By Spencer.

I recently ran across an interesting example of how looking at an economic series from different perspectives creates very different conclusions.

The original demand collapse at the start of this recession created an inventory problem across virtually all sectors of the goods economy. We now seen to be in a position where the inventory problem has quit getting worse and one of the big questions in the economic outlook is how long it will take various industries to resolve their inventory problems.

One example of the inventory problem is the information technology (IT) industries like computers, communication equipment and semiconductors. If you look at the first chart it gives the impression that the problem is not all that severe and that the I/S ratio appears to be peaking.

If you look at other data you find that for example the semiconductor industry is operating at 54.7% of capacity, a new all time low at compared to the previous low of 61.9% in May, 1975.
So obviously IT industries are slashing production and imports to deal with their inventory problems.

The apparent peaking of the I/S ratio should be saying that the worse is now behind us and
that industries like semiconductors will soon be able to expand output. Much of the expectations that growth will resume in the second half is based on this type of analysis.

But, if you look at the I/S ratio in a little different perspective it tells a very different story.
The second chart shows that the I/S ratio is over 200% of its long term trend. This suggest that the inventory problem is much more severe than the first chart implies and that it will be some time before IT output will bottom. This calls into question the second half recovery scenario
and the recent rally in IT stocks.

OK, there are a couple of questions about the second chart. The first is a question of distortions from using percent ratios. Assume that inventories are 5 points above shipments. If inventories are 105 and shipments are 100 that generates a ratio of 105%. This does not seem bad. But if inventories are 15 and shipments are 10 — the same 5 point difference — this generates a ratio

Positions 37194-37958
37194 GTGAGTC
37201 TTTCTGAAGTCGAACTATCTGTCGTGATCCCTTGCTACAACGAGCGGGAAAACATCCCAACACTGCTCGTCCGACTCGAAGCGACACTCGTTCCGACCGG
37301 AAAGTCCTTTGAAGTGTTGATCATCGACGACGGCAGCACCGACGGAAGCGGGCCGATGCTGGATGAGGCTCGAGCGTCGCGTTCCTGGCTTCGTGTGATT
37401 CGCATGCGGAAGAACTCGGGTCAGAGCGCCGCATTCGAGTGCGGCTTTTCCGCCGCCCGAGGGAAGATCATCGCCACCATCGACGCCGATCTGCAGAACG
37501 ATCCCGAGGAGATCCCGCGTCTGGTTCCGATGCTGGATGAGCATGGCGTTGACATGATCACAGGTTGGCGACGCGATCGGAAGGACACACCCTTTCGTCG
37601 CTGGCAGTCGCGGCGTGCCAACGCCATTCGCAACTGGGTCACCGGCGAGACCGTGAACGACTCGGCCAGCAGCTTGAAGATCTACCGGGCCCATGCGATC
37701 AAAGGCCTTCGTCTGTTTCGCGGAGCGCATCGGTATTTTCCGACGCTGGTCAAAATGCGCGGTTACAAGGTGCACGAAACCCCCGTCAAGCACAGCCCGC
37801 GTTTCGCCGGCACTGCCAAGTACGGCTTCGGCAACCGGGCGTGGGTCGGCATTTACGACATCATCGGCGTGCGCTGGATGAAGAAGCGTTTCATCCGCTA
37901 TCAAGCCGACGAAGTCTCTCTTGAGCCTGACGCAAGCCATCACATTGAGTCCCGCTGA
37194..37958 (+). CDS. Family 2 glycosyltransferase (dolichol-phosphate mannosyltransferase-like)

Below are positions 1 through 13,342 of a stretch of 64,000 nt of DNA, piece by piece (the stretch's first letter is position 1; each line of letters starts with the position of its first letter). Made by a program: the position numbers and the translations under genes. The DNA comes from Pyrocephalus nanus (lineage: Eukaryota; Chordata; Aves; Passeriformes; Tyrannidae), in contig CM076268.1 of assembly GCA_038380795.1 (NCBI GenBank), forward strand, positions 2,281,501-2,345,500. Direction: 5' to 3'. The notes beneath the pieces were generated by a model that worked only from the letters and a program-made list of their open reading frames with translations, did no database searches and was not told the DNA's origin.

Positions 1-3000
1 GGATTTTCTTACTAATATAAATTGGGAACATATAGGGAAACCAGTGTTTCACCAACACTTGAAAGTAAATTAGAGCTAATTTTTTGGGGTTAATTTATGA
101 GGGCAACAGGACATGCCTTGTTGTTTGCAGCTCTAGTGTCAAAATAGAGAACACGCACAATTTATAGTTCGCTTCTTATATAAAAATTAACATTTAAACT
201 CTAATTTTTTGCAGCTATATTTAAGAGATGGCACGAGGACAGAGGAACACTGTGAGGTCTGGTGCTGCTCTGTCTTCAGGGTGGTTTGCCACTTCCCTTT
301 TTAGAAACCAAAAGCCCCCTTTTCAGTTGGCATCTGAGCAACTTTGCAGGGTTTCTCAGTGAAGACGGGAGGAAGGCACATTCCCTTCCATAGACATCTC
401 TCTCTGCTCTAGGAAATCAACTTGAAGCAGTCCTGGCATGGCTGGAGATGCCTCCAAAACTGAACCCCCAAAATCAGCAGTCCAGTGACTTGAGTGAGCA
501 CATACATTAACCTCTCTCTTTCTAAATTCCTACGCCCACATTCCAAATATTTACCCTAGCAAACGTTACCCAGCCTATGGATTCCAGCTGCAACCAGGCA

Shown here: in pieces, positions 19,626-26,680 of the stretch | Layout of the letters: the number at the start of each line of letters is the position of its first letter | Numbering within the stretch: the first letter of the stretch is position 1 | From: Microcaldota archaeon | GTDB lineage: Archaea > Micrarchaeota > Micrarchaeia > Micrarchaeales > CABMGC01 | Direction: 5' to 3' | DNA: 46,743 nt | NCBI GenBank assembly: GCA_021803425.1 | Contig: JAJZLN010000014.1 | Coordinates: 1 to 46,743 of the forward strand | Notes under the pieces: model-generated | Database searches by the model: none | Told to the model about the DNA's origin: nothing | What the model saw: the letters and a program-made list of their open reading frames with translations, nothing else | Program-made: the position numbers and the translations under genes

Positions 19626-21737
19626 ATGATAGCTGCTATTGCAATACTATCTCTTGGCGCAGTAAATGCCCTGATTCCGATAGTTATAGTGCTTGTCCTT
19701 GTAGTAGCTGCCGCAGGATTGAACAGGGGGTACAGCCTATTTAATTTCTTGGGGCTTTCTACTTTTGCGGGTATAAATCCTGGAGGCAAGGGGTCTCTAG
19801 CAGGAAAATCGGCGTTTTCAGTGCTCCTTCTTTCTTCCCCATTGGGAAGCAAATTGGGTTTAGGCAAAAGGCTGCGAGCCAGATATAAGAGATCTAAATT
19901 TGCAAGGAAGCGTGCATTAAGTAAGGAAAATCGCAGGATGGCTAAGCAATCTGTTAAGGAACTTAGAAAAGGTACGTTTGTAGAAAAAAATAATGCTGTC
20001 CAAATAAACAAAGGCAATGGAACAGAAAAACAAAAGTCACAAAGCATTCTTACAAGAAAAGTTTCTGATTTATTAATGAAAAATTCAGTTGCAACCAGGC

of 150%. So the point that the i/s ratio is much lower now than it was 20 years ago causes percent ratios like the second chart to show much more severe problems.

Second is the issue of whether or not the old trend line is still valid. If you look at the I/S ratio one can make the argument that the old trend changed around 2000 and that the new norm is the light solid line on the chart below rather than the dotted line. If this is the case than the percent ratio is about where it was in the 2000 recession — still bad, but not nearly as severe as the chart implies.

I just though I would present this case as an interesting diversion from our usual political discussion and issues.

But even with the questions about the desired I/S ratio, this analysis still calls into question one of the major basic premises behind the assumption that the economy will snap back in the second half.

Hopefully this will generate some interesting discussions.